With the cricketing year now over following the conclusion of the two Boxing Day Test matches, it is time to reflect on what the past 12 months have meant for cricket as sport. There have, of course, been low points as well as high, with the spot-fixing trial in October a particularly sobering one that laid bare the stranglehold that corruption has on our sport.
However, a New Year is not usually a time to dwell on past misdemeanours, and this one is no different. While there have undoubtedly been low points, it is my opinion that 2011 has witnessed a record number of high ones. From the increasingly excellent performances of all of the Test-playing nations, through to the positive signs at board level in Pakistan and Zimbabwe, and including the re-emergence of fast-bowling as a force to be reckoned with, 2011 has provided many enlightening moments.
The Test game has shown signs of rebirth, with many of the matches closely fought, as teams such as Zimbabwe – who enjoyed a triumphant second coming in August against Bangladesh; the West Indies and Pakistan - seemingly showing a much steelier resolve under their new captains; New Zealand – who triumphed over Australia; and even Sri Lanka - showing signs of moving on from the Muralitahran era – all combining to make Test cricket more competitive and less predictable. The underlining factor amongst all of this is surely that the game’s administrators have finally grasped the need to produce more ’sporting’ pitches.
The appointment of Zaka Ashraf as PCB chairman to replace the discredited Ijaz Butt is also a positive sign for the administrative side of the game, as is the ICC’s determination to make member boards less political in their make-up. Indeed, Ashraf has already shown an admirable resolve to move on from the isolationism that accompanied Butt’s final months in charge and is already making positive noises about restoring cricketing ties with India and bringing international cricket back to Pakistan by the means of a home series against Bangladesh.
However, for me, the most reassuring sign coming out of 2011 has been the sight of the first shoots of the game’s regrowth in Africa. Zimbabwe’s better-than-expected return to the top table has been well documented, but it is the organisation of that country’s domestic structure that is most exciting for the future of the game. In spite of cricket all but disappearing during the middle of the last decade, it has re-emerged as a more vibrant beast and is now much more representative of the broader Zimbabwean population. The selection, this time on purely meritocratic grounds, of black cricketers such as Keegan Meth, Brian Vitori and Njabulo Ncube, and seeing them playing under a captain such as Brendan Taylor, who clearly understands the weight of responsibility placed on his shoulders, is a sight that should give hope to cricket lovers everywhere.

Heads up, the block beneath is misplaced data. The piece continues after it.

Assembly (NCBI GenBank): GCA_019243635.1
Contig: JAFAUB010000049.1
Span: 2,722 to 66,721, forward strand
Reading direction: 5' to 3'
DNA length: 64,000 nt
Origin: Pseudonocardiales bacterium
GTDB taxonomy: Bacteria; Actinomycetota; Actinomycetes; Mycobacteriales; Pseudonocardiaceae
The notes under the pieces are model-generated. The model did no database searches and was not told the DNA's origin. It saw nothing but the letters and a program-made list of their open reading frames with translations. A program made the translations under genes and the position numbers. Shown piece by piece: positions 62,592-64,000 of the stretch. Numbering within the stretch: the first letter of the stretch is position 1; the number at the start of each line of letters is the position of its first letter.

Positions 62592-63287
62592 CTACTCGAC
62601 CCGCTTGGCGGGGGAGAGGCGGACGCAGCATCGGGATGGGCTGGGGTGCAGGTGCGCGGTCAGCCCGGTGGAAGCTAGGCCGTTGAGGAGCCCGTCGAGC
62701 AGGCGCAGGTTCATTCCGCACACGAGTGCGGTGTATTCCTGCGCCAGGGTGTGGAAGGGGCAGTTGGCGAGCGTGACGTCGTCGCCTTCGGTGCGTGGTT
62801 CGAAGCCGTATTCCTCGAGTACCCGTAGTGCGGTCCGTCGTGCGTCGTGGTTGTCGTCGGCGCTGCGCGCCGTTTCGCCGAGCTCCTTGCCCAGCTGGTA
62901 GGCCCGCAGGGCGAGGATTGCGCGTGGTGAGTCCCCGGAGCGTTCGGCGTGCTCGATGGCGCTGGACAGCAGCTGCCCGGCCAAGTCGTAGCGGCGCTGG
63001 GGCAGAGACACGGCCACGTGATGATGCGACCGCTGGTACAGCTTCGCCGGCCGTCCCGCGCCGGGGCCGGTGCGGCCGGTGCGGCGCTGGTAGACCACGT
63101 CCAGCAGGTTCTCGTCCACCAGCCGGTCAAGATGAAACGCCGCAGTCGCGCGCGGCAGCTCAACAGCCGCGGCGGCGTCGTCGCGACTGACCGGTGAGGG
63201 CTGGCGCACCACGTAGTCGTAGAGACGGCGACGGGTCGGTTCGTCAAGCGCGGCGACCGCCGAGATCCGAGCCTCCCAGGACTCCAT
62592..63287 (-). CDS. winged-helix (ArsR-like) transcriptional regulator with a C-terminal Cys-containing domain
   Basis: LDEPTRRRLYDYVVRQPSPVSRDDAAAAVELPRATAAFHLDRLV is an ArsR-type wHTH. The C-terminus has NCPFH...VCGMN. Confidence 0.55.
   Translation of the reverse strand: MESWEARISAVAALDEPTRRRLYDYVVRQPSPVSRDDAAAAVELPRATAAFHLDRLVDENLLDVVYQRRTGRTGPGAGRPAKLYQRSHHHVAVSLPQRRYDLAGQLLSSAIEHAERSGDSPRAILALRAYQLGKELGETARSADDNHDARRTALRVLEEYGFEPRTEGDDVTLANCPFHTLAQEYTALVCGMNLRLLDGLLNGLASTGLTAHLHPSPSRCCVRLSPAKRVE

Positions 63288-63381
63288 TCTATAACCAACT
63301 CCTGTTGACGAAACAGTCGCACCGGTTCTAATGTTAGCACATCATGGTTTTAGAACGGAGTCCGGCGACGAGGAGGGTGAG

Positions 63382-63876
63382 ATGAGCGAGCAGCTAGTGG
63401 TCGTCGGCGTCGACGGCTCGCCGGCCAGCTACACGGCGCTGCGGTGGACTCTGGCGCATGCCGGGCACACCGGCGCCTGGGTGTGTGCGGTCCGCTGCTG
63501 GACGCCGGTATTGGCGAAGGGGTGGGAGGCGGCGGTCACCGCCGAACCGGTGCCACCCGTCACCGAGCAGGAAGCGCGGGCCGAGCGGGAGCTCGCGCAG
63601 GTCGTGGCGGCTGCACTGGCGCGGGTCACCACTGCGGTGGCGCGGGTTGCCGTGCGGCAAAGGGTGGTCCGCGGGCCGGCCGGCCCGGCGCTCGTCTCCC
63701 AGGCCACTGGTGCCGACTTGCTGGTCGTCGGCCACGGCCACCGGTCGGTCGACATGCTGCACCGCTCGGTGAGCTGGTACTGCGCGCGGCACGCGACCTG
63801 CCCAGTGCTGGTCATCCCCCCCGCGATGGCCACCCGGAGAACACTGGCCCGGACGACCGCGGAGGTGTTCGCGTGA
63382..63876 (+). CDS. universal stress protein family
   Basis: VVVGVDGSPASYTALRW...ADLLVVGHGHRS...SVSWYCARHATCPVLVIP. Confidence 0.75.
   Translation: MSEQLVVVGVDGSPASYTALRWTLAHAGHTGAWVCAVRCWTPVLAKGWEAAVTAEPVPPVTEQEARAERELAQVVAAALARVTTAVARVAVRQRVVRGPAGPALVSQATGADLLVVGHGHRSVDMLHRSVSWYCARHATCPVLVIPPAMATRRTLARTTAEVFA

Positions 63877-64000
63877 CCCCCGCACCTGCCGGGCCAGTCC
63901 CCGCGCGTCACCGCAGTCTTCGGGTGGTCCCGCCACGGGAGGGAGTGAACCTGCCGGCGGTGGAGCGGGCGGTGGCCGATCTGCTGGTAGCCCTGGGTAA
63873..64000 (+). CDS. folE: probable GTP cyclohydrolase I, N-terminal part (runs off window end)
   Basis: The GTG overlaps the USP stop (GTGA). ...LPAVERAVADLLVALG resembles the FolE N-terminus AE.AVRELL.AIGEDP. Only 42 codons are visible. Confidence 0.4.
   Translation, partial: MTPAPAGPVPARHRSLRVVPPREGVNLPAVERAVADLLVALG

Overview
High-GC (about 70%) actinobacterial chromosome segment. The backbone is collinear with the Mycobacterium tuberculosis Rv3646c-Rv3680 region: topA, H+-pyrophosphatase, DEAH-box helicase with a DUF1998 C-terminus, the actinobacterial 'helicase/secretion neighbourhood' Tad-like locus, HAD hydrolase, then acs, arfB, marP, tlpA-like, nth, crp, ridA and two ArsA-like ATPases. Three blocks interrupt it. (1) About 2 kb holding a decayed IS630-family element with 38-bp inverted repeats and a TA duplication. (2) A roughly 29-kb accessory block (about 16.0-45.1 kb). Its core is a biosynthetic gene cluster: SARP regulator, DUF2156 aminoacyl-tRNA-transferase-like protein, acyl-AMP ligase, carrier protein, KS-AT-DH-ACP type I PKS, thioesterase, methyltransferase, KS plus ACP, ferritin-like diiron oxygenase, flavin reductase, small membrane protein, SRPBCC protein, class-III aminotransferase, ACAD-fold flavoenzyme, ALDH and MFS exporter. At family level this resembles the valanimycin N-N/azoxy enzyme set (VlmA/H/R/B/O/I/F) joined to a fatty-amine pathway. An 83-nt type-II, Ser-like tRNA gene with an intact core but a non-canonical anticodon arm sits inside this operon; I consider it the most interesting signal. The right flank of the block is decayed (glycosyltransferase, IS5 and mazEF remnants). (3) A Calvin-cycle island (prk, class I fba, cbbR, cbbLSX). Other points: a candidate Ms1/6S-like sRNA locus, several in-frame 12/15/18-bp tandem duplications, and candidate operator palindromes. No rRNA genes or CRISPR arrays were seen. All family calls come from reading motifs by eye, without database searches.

And it is not just in there where African cricket is thriving. Kenya, led by their talismanic CEO Tom Sears, have finally got around to organising a meaningful domestic competition, while the player/board disputes appear to have finally been resolved; and Uganda has continued its steady, and thus far unnoticed, ascent towards cricket’s top table. Indeed, the two Ugandan teams that were invited to participate in the Kenyan domestic competition more than held their own. Nigeria, Ghana, Botswana and Namibia are also showing tentative signs of growth and are providing a timely nudge to the ICC, which seems intent on forcing cricket on America, as to the where cricket’s future may lie.
Off-break bowler Anisa Mohammed today starred with career-best figures of seven for 14 as West Indies demolished Pakistan in the final of the Women’s World Cup Qualifying Tournament. This means that she now has the remarkable figures of 30 wickets at an eyewatering average of 5.3 from her nine matches against Pakistan.
Her form in the competition, along with that of her teammates such as Stefanie Taylor, who was named Player of the Tournament, meant that the West Indies continued their march up the women’s cricket rankings.
However, while the West Indies’ progression has been excellent, it is the performances of the Asian sides in the tournament that will most hearten the ICC. Pakistan reached the final and lost only to the eventual champions, while Bangladesh finished in fifth to secure ninth place in the world rankings and earn ODI status. Sri Lanka also performed admirably in defeating South Africa to take third place.